I am upset by my church’s policy decision this week to exclude the children of same-sex couples from blessings or baptism until they are 18. I see it as a fear-motivated, unloving decision. I have read that their motivation was to keep families together and save them from conflict, but I’m still struggling with feelings of doubt that make me doubt my religion a little. I read your column because you teach love not fear, and I wondered if you would comment on this situation and help me find some peace around it.
Please don’t distress. There is another way of looking at this, which may bring some peace regardless of your personal beliefs.
First I want to remind you of three principles I believe are true. Read them and see if they feel like truth to you.
1) We are all irreplaceable, one-of-a-kind, infinitely and absolutely valued, divine, good, loving children of God — and I mean all of us without exception (from the LDS leadership, to every LGBTQ person, to faithful LDS members and those that have decided to leave the church). We all have the exact same intrinsic worth, because we are all God’s children and part of him, no matter our beliefs, religion, race, sexual orientation or anything else. We all deserve to be honored, respected and loved.
2) The real point and purpose for our being on this planet is to learn (because life is a classroom) and we are here primarily to learn one lesson — love. God is love and we want to become like him someday so we must learn to love as he loves. This means every single thing that happens here in the classroom is going to be a lesson on learning love at a deeper level. Everything God has inspired or created is here to teach us love. (If you wonder why anything happened or happens in your life, it is to teach you to love yourself, others or God.)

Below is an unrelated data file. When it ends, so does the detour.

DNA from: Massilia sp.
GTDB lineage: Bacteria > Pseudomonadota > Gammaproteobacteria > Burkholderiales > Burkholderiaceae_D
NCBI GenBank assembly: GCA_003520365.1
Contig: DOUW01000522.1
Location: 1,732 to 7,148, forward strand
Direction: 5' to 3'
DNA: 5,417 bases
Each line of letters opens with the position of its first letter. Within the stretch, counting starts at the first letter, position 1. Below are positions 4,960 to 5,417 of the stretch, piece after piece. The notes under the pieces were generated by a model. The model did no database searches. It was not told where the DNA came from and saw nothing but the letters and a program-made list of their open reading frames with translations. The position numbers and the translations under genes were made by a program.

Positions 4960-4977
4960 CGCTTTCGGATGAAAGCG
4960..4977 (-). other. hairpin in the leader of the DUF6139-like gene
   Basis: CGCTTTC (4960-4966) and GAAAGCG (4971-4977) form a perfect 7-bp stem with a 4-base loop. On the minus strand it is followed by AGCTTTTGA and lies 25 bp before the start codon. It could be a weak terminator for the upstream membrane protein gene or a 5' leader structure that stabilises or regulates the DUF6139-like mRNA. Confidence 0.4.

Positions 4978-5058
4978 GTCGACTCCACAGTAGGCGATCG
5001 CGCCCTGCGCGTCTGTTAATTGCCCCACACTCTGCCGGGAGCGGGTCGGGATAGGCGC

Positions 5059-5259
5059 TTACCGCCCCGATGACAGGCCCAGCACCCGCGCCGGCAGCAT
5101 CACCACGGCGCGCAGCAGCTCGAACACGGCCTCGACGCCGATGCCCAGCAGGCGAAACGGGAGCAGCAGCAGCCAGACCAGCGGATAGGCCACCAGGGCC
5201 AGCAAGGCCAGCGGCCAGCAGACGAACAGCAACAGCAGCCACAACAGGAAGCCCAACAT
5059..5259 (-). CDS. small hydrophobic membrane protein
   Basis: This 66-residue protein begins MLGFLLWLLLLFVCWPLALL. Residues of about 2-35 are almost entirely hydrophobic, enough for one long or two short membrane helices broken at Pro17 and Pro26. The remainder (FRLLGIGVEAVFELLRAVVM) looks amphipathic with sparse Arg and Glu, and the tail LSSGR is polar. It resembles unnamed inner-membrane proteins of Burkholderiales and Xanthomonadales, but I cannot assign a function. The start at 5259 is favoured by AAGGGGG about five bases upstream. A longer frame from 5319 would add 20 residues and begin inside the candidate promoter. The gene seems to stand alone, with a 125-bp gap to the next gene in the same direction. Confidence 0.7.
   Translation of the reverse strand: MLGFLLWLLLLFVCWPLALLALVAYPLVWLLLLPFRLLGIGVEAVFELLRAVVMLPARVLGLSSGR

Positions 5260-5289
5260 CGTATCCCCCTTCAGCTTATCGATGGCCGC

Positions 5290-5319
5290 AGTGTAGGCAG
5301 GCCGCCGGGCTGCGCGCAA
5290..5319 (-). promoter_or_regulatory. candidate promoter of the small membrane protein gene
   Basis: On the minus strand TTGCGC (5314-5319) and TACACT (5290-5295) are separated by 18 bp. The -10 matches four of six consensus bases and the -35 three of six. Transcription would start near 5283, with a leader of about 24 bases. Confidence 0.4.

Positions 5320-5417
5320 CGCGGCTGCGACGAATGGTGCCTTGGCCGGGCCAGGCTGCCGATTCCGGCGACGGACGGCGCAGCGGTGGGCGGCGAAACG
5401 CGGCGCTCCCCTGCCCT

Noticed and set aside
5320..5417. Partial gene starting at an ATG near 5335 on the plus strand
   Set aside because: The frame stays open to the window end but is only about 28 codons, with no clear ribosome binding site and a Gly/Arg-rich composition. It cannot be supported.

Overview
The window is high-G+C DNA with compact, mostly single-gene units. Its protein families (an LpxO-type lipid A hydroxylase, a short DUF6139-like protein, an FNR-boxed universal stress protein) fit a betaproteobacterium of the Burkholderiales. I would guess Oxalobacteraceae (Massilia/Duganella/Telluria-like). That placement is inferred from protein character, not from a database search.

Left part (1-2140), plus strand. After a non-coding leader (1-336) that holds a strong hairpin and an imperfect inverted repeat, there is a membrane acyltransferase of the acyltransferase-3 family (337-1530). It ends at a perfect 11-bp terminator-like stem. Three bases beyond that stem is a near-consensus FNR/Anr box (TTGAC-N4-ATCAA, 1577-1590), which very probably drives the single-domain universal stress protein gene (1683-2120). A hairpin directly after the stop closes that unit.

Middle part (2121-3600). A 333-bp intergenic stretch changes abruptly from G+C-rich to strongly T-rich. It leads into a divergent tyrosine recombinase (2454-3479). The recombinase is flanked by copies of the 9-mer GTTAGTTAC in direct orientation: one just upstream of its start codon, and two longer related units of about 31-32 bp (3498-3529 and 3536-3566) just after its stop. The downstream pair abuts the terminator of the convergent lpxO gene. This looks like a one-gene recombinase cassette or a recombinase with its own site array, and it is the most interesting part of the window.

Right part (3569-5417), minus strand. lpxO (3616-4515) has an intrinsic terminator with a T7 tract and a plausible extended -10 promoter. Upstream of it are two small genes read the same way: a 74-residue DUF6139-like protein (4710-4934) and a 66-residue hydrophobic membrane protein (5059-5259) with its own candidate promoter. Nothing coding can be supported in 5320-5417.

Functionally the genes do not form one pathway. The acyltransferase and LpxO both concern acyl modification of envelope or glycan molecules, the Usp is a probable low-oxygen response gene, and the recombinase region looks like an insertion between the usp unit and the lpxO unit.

3) God created this perfect universe and us exactly the way we are with many differences (including race, religion, culture, ideology, sexual orientation). He created differences for a reason, because these differences make us stretch and learn to love at a deeper level than we would have to go if we were all the same.
This world, with all the differences, is our perfect classroom.
When we use difference to cast any other child of God as bad, we are forgetting these important truths. All these people (the ones in your church, out of your church, leading the church, leaving the church, and those of other churches or no church at all) are God’s holy children, who he loves and has asked us to love. They are all here in the classroom to both learn love with us and to teach us by challenging us to stretch beyond the limits of our current love abilities.
Given these as facts, the question you must ask yourself whenever anything happens (like the church stating a new policy) is, “How could this experience be a perfect lesson for me to learn love at a deeper level?”
You must ask yourself this question when anything happens in your life, because everything that happens is, in fact, a lesson on love.
That is just how the classroom of life works.
(Think about what is bothering you at work, in your family or in your marriage, and ask yourself that question again.)
Imagine if everyone could see this situation as their perfect lesson to love God’s children at a deeper level. Some may need to stretch and learn to love LGBTQ people, which may be slightly out of their comfort zone. For others it may be about learning to love and forgive Mormon leaders as they are. For some it might be learning to love and embrace family members or friends, who have different beliefs.